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Instructional Design

Transcript: Behavioralism Behavioralism is a theory of animal and human learning. Fosuses on objectively observable behaviors Classic Conditioning occurs when a natural reflex responds to stimulus. Behavioral or Operant Conditioning occurs when a response to stimulus is reinforced. Cognitive Perspectives Types of Knowledge... Declarative Knowledge- facts, data, concepts & principles. Procedural Knowledge- how to perform a task, action or process. Strategic Knowledge- applying knowledge & principles to new situations. Metacognitive Knowledge- self knowledge & awareness of how one learns. Constructivism Radical Constructivism Elimination of standardized curriculum Curricula based on students' prior knowledge Hands-on problem solving Elimination of grades & standardized testing Learners construct their own understanding by interacting with information, tools & materials along with collaborating with other learners Inquiry-Based Learning Students discover answers through their own hands-on experiences and their own research. This type of learning is less teacher-focused and more student centered. The End :) (cc) photo by Metro Centric on Flickr Project-Based Learning 1. Behavioralism Budapest San Francisco Theorists try to explain hidden processes occuring inside a learners brain. LEARNER = ACTIVE PROCESSOR OF INFO. Notes Stockholm Instructional Design (cc) photo by jimmyharris on Flickr (cc) photo by Franco Folini on Flickr Double click to crop it if necessary Bloom's Taxonomy Cognitive Domain Affective Domain Psychomotor Domain 2. Cognitive Perspectives By reflecting on our experiences, we construct out own understanding of the world. (less radical) 3. Constructivism During PROJECT-BASED LEARNING, students work together to cooperatively investigate ways to solve a problem while engaging in complex activities. Place your own picture behind this frame! (cc) photo by Metro Centric on Flickr Important Details 3 Main Types of Instructional Design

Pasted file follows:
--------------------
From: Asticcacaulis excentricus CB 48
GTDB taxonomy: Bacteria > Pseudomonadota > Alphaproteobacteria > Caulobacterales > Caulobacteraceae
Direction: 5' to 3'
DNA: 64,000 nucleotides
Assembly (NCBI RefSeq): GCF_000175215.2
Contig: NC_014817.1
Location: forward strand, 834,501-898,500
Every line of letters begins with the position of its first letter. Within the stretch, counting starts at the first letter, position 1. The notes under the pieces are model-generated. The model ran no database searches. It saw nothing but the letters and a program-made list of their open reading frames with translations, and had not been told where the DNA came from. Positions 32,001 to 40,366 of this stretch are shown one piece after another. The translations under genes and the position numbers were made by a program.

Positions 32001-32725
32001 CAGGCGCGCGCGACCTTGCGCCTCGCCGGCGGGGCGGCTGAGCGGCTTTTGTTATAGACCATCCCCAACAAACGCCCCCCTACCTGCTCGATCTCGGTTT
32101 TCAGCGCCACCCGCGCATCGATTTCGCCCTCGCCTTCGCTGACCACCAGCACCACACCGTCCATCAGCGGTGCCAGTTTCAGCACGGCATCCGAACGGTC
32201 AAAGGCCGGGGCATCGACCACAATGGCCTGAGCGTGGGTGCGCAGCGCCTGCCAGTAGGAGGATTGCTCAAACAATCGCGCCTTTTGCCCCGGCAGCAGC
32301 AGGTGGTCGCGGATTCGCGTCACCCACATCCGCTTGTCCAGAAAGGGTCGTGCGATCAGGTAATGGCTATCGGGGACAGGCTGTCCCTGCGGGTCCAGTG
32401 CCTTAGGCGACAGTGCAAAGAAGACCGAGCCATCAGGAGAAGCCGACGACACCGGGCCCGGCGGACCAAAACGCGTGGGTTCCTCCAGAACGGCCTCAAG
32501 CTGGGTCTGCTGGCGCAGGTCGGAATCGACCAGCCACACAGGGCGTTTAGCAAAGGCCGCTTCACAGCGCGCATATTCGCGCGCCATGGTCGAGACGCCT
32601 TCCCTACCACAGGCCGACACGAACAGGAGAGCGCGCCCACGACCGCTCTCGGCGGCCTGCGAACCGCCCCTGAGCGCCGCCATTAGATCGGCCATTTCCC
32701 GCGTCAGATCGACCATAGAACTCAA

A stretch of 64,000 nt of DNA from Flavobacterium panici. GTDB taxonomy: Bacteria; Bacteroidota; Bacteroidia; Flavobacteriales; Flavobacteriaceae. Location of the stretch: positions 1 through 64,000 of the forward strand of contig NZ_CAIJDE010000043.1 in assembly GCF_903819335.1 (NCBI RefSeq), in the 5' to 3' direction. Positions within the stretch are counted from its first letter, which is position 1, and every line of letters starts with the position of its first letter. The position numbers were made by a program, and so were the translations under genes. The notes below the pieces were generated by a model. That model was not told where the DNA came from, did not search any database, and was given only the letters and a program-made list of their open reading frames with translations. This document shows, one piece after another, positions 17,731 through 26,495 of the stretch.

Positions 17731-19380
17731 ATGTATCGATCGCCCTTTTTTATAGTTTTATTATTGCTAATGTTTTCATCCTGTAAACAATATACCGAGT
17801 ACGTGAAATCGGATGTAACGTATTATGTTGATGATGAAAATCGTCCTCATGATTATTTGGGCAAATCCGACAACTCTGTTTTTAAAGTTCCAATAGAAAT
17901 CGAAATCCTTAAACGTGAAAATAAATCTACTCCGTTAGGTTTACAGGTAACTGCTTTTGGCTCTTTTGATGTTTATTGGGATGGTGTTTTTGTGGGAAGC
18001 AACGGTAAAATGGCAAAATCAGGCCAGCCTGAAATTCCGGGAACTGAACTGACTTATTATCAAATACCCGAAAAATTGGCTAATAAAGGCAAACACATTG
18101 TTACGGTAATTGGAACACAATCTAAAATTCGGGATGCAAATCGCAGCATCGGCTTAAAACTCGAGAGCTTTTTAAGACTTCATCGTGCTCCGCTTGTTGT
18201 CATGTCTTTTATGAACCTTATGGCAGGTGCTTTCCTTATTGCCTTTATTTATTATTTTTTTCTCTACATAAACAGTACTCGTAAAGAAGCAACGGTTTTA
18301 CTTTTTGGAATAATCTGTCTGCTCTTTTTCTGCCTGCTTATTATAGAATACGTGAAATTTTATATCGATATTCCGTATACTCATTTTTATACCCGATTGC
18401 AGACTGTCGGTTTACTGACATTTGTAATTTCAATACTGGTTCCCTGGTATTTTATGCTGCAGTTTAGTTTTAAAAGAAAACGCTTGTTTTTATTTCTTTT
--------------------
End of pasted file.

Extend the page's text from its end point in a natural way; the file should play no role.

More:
Instructional Design